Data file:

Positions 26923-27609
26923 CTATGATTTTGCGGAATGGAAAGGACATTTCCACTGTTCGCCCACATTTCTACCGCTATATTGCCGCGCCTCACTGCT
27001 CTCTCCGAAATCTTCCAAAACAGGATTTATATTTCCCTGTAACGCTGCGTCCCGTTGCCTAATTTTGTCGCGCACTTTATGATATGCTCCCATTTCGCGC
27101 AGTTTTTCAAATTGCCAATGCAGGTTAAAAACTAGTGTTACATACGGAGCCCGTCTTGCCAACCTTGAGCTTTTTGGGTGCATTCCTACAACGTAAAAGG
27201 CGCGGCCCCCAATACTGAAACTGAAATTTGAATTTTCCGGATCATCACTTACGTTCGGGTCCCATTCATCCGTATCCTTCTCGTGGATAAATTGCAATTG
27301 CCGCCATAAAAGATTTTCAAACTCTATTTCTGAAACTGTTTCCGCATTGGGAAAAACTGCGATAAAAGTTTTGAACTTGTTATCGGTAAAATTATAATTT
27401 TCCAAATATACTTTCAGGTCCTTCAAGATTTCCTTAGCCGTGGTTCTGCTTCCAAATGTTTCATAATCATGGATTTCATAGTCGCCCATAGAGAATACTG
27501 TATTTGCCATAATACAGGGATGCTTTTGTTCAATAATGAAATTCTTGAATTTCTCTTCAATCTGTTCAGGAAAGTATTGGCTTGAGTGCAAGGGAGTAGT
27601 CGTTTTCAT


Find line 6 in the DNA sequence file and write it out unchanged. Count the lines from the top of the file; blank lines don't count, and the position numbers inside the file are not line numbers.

27301 CCGCCATAAAAGATTTTCAAACTCTATTTCTGAAACTGTTTCCGCATTGGGAAAAACTGCGATAAAAGTTTTGAACTTGTTATCGGTAAAATTATAATTT